> attribute ID and data type ID. The MustUnderstand attribute being a
> resource attribute takes care of the category ID. The values of the
> attribute should therefore be strings containing the concatenation of
> the attribute ID and data type ID. XACML IDs are compared code-point by
> code-point, which is exactly how string-set-equals works.
> In theory a PAP could be written to automatically scan a collection of
> policies for referenced resource attributes and wrap them with the
> appropriate test of the MustUnderstand attribute. Worst case, the
> policy writer does it manually.
> Steven
> >
> > Above is not a recommendation, but a thought on how it might be
> > approached if someone wanted to build a profile that used the
> capability.
> >
> > However, I would defer to Erik and Stephen, as to whether it is
> > readily implementable or not.
> >
> >      Thanks,
> >      Rich
> >
> > On 1/21/2016 12:19 AM, Martin Smith wrote:
> >> Eric, all--
> >>
> >> Your description of the scenario I envision is almost what I meant,
> but I don't understand this:
> >> "Later on, the PEP is changed so that it sends a new attribute
> called
> >> "privacy_controlled"".  What I meant is that the relying party adds
> a
> >> tag to the resource.  As far as I know the PEP has no way of knowing
> >> this new tag has been added, unless by saying "PEP" you include the
> >> RP resource itself somehow. And in any case, my understanding is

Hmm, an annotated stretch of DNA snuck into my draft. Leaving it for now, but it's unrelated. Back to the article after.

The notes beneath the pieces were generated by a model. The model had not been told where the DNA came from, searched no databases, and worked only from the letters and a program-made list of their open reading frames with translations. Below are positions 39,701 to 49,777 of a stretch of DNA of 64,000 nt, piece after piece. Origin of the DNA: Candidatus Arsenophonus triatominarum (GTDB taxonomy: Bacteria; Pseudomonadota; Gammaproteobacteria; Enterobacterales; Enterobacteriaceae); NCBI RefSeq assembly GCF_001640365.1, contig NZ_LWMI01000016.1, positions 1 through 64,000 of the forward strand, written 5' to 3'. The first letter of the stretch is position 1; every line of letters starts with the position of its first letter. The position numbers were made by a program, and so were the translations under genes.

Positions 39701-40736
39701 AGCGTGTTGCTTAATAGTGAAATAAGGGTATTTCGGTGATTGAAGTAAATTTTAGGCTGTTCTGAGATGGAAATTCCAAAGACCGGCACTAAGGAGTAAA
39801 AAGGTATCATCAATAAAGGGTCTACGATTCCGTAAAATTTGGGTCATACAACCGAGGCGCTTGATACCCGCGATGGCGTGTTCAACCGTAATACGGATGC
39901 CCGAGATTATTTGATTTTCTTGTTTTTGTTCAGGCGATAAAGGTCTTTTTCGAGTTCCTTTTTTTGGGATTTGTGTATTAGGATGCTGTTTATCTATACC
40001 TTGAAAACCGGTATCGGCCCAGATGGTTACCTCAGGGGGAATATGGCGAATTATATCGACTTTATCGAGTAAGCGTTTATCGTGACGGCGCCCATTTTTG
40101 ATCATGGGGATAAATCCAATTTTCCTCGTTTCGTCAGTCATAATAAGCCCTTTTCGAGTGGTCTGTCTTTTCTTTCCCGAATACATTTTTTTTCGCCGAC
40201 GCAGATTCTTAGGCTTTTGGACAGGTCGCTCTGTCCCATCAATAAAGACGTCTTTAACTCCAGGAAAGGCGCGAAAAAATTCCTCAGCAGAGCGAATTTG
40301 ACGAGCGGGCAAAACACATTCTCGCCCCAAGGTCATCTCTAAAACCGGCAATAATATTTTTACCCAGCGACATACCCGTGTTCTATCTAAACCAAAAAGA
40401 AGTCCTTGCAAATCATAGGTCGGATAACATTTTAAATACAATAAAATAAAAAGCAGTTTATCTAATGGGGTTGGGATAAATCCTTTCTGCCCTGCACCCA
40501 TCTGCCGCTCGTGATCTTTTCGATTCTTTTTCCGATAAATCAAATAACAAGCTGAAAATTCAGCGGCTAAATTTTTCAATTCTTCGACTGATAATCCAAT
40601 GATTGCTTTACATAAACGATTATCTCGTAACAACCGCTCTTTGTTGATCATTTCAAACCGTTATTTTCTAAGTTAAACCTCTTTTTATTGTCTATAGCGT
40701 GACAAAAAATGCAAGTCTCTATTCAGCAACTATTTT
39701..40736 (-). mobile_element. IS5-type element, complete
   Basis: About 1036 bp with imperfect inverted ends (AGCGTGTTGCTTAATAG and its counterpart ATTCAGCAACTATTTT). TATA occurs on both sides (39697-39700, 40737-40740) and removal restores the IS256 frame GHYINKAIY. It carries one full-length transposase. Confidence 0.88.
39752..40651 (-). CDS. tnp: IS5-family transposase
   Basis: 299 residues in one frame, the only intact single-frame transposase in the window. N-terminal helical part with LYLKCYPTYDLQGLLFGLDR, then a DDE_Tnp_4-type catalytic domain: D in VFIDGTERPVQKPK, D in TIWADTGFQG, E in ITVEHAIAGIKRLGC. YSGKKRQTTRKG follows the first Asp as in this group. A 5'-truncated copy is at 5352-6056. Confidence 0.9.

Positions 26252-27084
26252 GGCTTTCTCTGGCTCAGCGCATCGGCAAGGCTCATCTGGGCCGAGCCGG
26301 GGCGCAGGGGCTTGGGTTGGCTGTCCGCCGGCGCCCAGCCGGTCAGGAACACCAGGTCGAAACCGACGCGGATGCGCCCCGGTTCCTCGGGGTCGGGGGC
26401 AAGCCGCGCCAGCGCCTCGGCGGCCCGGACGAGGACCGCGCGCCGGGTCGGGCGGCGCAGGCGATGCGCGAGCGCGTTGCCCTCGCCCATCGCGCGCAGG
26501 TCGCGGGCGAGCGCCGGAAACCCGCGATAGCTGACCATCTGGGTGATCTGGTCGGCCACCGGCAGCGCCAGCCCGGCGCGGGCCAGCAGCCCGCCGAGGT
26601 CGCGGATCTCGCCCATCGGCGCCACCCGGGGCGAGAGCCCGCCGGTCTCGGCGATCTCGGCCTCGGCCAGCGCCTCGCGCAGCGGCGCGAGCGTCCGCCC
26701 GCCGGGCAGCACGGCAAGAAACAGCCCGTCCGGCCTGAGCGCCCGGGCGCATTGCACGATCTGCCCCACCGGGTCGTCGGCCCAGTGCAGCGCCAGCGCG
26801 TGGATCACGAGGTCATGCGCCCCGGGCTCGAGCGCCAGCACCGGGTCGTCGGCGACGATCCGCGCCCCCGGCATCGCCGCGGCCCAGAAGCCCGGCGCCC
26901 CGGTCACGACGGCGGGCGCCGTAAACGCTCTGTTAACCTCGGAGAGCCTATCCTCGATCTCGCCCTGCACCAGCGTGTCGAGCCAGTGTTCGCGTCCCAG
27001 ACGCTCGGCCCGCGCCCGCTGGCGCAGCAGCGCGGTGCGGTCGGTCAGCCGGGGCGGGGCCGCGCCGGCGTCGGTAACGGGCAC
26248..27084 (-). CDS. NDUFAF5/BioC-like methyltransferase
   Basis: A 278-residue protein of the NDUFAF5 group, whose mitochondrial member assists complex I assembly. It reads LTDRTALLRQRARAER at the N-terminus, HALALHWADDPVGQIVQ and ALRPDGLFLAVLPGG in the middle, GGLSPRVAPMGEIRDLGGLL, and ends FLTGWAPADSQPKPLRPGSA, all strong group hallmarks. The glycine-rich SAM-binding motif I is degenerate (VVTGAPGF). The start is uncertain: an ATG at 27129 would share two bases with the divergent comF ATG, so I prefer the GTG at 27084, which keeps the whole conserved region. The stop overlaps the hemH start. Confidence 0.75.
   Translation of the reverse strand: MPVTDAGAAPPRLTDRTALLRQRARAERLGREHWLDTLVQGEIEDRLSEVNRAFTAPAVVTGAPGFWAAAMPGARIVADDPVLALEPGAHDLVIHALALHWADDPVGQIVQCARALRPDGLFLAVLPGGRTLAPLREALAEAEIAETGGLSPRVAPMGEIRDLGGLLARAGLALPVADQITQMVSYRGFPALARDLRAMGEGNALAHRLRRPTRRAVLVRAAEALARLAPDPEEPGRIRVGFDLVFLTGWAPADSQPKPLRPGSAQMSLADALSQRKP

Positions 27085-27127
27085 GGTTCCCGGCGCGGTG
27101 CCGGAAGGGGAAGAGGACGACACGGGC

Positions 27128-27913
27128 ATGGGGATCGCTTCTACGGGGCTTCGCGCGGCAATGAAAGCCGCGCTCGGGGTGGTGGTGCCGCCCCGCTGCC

> that
> >> the PEP (or "context handler"?) only collects tags mentioned in the
> >> active policy set, or those asked for by the PDP. I am probably
> >> confused, but I don't see any XACML function through which any IAM
> >> component collects ALL access-related resource tags (specifically to
> >> include those NOT referred to by any rule in the active policy set.)
> >>
> >> Moving on to the question of utility:  Eric is correct that this
> >> addresses only one class of error, but I'd assert that it's a very
> likely source of error. The organizational process of creating and
> deploying policies is likely centralized, or at least coordinated
> within a data governance "committee."  The data-tagging process is
> likely to be run by more operational units, and there may be many
> separately managed protected resources (that should be ) subject to the
> same enterprise set of laws and regs. These data resources are likely
> to be more dynamic than the policies as new sub-sites are added, for
> example, to a portal. This the coordination between policies and tags
> is likely to be more error-prone. One type of error--where the resource
> manager fails to add an appropriate marking-- should be caught since
> the related policy will not be satisfied. But if a resource owner adds
> a tag, either one in a new data series (perhaps from another
> organization), or an obsolete one because his marking guidance is out
> of date, or because the marking application/tool hasn't been updated.
> One would like to catch these errors.
> >>
> >> Finally, remember that per Hal's advice the idea is to make this a